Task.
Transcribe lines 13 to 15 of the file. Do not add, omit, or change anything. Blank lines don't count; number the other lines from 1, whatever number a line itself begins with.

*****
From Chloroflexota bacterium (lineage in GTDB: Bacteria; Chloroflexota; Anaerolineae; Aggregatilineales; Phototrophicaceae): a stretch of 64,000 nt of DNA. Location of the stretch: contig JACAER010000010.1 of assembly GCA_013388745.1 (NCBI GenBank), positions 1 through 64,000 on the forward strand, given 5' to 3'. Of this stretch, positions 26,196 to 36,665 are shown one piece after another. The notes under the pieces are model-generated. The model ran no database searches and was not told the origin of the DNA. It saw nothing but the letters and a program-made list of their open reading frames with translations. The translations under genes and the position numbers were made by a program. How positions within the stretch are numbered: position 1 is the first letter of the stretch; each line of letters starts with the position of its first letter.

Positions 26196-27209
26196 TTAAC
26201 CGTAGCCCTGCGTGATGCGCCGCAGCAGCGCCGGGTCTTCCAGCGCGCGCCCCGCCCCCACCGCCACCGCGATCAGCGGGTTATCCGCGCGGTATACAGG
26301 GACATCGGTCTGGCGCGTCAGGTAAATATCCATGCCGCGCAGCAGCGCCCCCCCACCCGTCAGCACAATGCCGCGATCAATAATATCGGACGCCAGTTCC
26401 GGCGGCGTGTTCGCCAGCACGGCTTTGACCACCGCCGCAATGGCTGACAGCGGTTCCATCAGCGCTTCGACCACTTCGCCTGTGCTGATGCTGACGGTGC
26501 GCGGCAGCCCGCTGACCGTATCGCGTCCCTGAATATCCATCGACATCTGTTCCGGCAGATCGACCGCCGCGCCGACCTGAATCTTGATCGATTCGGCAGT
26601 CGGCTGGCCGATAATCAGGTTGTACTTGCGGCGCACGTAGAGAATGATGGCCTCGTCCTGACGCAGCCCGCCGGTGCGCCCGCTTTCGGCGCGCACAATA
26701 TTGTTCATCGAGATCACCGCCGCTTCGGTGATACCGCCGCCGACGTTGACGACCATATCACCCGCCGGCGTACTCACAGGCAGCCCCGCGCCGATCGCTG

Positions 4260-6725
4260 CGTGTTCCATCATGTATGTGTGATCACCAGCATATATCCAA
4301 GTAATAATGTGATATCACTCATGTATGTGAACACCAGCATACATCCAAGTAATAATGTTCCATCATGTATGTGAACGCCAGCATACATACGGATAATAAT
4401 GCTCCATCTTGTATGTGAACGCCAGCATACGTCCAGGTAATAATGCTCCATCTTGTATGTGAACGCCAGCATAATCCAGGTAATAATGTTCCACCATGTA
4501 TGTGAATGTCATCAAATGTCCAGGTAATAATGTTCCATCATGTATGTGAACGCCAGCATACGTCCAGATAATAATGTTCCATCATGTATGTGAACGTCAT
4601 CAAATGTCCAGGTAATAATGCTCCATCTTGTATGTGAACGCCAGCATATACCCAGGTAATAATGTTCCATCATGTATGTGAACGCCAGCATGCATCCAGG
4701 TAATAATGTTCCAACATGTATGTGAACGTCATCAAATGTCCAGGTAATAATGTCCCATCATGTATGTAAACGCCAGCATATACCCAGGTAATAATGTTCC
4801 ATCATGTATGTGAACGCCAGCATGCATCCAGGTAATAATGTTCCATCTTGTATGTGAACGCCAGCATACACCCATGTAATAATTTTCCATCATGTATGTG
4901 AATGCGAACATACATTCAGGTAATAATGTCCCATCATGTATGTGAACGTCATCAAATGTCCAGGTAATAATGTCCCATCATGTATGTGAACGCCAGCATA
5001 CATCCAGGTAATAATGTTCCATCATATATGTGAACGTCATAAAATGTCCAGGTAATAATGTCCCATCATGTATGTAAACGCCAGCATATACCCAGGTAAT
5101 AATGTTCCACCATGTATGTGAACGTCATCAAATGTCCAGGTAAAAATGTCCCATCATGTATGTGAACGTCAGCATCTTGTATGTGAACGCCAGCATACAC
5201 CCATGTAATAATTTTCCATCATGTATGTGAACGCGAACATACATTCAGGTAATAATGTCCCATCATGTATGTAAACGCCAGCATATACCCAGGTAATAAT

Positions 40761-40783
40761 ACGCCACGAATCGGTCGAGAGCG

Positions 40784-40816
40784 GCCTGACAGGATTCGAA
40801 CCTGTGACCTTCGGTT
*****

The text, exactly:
4401 GCTCCATCTTGTATGTGAACGCCAGCATACGTCCAGGTAATAATGCTCCATCTTGTATGTGAACGCCAGCATAATCCAGGTAATAATGTTCCACCATGTA
4501 TGTGAATGTCATCAAATGTCCAGGTAATAATGTTCCATCATGTATGTGAACGCCAGCATACGTCCAGATAATAATGTTCCATCATGTATGTGAACGTCAT
4601 CAAATGTCCAGGTAATAATGCTCCATCTTGTATGTGAACGCCAGCATATACCCAGGTAATAATGTTCCATCATGTATGTGAACGCCAGCATGCATCCAGG